February 9, 2011

Innovation paths spanning fiefdoms

When comparing open, user and cumulative innovation, one interesting pattern is that in some ways, open innovation is more like user innovation than other forms of open innovation.

The inbound mode of open innovation is about bringing external innovations into the firm for commercialization. So is the most corporate-oriented of user innovation research. There may be differences about the motivations (or unit of analysis) of the innovation supplier, but both streams encourage firms to look outside for innovation.

Similarly, some of the user innovation research has emphasized peer-to-peer communities, outside the locus of any firm. Examples include the (separate) work of Christopher Heinerth, Christina Raasch and Sonali Shah on communities of sporting good user innovators in areas such as snowboard, kayaking and sailing. But if you look at the cumulative innovation work of Peter Meyer at the 2008 and 2010 OUI conferences, there are many similarities.

Examining these similarities of distributed innovation research — regardless of the literature where they are positioned — is the topic of a paper Marcel Bogers and I have been working on. We argue that there are distinct innovation modes based on the locus (inside/outside) of both innovation creation and commercialization. We then elaborate the various modes (commercialization paths) and contrast the similarities and differences within each mode.

We developed a paper elaborating these ideas which we presented at Academy of Management conference in Montréal last summer, and I also excerpted elements of these ideas during my talk in Göttingen in May.

We are working to finish the paper for journal submission Real Soon Now, but that has been delayed due to my main responsibilities teaching and (since July) running the SJSU Solar Workforce project.

Still, we thought the paper might be of interest to others, and since AOM (unlike DRUID) does not distribute papers, we decided to post a working copy. For now, we’ve posted our final pre-Academy draft to SSRN (paper # 1751025).

Since then, we’ve been dunned with e-mails saying our paper was in the top 10 (as high as 7!) in ”Knowledge Management and Innovation” topic of SSRN. (We’ve gotten other emails claiming it’s popular in other categories but those seem to be false alarms).

This is, however, one of the first pre-publication papers I’ve ever posted to SSRN, even though mentors like Carliss Baldwin or Shane Greenstein have been doing this for years. As a doctoral student, I once believed the fiction of double-blind reviews. But today with Google and SSRN, it’s rare that an important paper will arrive at the reviewer’s desk totally blind. I think this is particularly true for user innovation researchers, given the role that the annual OUI conference plays in introducing UI scholars to each other and highlighting in-progress research.

February 5, 2011

German custom OI coming to town - twice!

On Monday, Frank Piller will be the third speaker at the UC Berkeley Center for Open Innovation speaker series. Frank is well known in the open innovation community for his massive array of PhD students and postdocs at RWTH Aachen, his own substantial OI/UI publication record, and of course for his first love, mass customization.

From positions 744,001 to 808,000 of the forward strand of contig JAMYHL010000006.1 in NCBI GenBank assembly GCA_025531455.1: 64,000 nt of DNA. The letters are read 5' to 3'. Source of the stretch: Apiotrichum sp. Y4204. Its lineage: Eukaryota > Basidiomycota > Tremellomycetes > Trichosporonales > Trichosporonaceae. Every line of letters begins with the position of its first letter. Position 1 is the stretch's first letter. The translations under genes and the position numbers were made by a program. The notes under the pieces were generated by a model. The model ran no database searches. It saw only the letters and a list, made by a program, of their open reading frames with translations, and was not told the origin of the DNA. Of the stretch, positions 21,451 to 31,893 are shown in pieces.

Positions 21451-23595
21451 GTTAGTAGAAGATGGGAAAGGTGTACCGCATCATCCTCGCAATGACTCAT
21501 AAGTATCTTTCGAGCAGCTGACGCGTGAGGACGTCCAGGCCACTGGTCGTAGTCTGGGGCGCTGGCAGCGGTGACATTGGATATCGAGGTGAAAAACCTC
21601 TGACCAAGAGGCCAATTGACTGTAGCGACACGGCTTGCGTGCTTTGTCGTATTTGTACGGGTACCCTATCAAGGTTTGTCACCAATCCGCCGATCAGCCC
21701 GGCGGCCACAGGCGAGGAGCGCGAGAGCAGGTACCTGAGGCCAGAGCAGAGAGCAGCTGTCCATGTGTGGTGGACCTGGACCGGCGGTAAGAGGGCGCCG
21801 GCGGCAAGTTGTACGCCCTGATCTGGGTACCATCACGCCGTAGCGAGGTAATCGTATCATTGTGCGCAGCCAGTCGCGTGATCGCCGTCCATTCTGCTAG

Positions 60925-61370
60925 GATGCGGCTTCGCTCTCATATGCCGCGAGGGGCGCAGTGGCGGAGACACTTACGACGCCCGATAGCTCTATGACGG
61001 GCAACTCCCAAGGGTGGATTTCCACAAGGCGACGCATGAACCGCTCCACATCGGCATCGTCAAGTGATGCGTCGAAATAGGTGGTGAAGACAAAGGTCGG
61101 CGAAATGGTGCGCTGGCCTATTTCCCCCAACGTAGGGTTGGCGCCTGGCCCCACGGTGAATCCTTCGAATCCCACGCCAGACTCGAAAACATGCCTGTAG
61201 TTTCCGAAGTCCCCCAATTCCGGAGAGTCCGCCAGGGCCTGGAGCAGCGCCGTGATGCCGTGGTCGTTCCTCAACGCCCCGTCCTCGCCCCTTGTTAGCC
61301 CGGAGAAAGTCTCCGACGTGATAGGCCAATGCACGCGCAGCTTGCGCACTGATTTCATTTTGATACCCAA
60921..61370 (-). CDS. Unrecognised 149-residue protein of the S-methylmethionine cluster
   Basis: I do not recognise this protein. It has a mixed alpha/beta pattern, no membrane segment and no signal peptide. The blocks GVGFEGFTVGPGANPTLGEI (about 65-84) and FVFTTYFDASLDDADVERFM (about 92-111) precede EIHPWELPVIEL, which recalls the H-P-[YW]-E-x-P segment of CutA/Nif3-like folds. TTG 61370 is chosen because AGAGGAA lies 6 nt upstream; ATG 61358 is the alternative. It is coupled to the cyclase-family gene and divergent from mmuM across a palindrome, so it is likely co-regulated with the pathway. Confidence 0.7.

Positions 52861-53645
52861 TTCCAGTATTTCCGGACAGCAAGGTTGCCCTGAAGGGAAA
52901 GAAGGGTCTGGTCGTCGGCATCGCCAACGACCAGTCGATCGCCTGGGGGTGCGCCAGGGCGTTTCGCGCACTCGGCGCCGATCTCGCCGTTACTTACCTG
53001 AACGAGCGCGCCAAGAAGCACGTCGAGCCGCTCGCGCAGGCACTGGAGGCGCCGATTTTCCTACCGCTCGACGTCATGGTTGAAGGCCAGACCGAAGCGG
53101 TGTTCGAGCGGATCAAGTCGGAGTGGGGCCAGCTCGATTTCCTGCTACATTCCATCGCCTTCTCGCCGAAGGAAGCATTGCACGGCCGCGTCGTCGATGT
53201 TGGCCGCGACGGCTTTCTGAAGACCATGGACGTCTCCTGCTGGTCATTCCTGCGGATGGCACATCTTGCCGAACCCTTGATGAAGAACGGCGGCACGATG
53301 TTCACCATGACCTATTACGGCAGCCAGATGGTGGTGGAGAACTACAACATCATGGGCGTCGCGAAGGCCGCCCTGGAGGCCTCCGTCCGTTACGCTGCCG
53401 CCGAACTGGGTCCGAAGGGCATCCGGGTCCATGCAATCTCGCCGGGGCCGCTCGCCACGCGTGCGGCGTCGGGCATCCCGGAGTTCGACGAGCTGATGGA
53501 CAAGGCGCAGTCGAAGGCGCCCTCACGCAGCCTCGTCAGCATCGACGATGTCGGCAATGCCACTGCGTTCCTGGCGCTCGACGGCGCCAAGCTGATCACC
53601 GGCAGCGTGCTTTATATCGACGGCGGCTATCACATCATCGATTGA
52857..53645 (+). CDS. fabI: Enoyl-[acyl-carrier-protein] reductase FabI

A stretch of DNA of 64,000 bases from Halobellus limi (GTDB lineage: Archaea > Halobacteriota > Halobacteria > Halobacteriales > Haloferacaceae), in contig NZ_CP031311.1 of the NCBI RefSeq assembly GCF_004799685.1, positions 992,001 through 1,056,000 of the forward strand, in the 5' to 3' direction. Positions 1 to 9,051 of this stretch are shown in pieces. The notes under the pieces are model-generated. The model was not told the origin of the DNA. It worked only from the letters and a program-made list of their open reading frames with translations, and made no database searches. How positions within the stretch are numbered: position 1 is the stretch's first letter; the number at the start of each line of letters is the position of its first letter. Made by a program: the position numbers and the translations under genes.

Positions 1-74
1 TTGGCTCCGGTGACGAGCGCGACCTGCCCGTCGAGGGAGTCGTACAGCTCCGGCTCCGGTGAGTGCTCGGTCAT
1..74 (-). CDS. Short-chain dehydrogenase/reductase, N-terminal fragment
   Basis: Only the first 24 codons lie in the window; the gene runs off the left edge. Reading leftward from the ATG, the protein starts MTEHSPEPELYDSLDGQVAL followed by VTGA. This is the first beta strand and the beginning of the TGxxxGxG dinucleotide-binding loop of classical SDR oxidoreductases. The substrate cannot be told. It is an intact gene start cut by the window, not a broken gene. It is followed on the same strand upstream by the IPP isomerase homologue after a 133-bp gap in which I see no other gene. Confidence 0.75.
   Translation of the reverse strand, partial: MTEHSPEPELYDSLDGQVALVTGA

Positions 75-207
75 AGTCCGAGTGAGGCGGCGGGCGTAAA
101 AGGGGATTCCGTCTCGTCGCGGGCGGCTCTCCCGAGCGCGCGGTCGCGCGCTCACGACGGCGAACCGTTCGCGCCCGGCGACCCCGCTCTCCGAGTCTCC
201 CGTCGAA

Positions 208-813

On the latter front, Frank will be back to hold his biennial mass customization conference (#mcpc2011) here in the Bay Area on November 15-19. The 2011 theme is “Bridging Mass Customization & Open Innovation, and thus his co-chair is the father of open innovation (and COI director) Henry Chesbrough. The CFP has been posted and submissions are due March 30.

I’m sorry that I won’t be able to attend the talk: Mondays are a busy day for me and it’s two hours one way on the bus and BART. However, the COI speakers are being posted to YouTube. Here are the first two speakers:
Frank is always interesting to hear, and last year I got to hear him speak twice. We shared the podium at an OI PDW at the Academy in August where he talked about how a successful OI program was ousted with its champion. In May, we were the one-two opening speakers for an OI workshop in Göttingen.

His is one of three or four talks that I plan to watch — since the video should be available a few days later on YouTube. After the semester gets further along, I might be able to sneak away to see one or two, as long as I’m back in time to teach my 6pm class.

February 1, 2011

CFP: OUI mit Sachertorte im Juli

One of my favorite conferences of the year is the open and user innovation workshop, informally known among attendees as the Von Hippel Fest.

In 2011, the conference is returning to Vienna for the first time since the original 2003 User Innovation Workshop.

The hosts of the Open and User Innovation Workshop 2011 are two well-known user innovation scholars, Nikolaus Franke and Christopher Lettl. The conference will be held at the Institut für Entrepreneurship und Innovation at the Wirtschaftsuniversität Wien (aka WU Wien for us Yankees).

Nik & Chris have posted the details to a new website OUIcommunity.net. Some highlights of the CFP:
  • July 4-6, 2011
  • To be held in Vienna
  • About 200 scholars expected
  • Registration is first come, first served: early registration is recommended
  • Abstracts (of up to 2,000 words) are due by March 31, and the actual presentation is due May 31.
In addition to the minitalk and the full paper, the organizers are adding a third type of presentation, the panel discussion.

I was fortunate to be able to attend in 2008, 2009 and 2010. I hope to return this year if travel funding is available.